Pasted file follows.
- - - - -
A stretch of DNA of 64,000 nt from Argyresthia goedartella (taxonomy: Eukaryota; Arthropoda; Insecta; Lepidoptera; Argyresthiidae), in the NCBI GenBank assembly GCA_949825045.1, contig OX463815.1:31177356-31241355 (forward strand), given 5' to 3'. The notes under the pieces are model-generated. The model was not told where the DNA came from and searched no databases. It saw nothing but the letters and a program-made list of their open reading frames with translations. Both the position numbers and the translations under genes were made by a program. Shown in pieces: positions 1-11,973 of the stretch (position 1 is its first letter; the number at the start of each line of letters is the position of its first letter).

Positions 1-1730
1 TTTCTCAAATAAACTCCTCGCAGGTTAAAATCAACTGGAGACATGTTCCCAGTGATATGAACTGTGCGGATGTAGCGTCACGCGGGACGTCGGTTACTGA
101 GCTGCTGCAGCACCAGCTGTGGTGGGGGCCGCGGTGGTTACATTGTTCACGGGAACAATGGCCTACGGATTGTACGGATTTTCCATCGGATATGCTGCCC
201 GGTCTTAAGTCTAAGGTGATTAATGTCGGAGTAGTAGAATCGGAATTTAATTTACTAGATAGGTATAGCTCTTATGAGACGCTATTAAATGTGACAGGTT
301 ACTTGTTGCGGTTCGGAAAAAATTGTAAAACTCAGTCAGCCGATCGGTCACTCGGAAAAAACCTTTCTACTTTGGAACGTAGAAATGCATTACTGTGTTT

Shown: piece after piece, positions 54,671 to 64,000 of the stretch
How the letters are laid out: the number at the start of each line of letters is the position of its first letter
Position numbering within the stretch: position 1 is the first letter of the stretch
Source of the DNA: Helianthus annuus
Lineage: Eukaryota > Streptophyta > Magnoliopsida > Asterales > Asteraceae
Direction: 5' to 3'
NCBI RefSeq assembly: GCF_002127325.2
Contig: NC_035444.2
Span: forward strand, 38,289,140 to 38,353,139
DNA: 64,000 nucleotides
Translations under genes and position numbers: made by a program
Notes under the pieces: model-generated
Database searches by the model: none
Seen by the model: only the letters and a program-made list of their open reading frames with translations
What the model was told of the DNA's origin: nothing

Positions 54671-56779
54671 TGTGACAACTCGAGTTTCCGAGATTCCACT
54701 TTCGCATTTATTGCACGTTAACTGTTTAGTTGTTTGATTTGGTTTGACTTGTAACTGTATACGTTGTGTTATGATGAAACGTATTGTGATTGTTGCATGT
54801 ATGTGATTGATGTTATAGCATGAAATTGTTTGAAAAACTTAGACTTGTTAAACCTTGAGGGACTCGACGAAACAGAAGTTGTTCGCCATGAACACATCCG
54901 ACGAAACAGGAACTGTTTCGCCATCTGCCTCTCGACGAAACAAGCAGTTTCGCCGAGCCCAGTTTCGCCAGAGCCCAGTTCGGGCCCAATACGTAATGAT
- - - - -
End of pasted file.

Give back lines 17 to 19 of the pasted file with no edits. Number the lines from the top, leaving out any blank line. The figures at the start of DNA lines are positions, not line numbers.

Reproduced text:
Translations under genes and position numbers: made by a program
Notes under the pieces: model-generated
Database searches by the model: none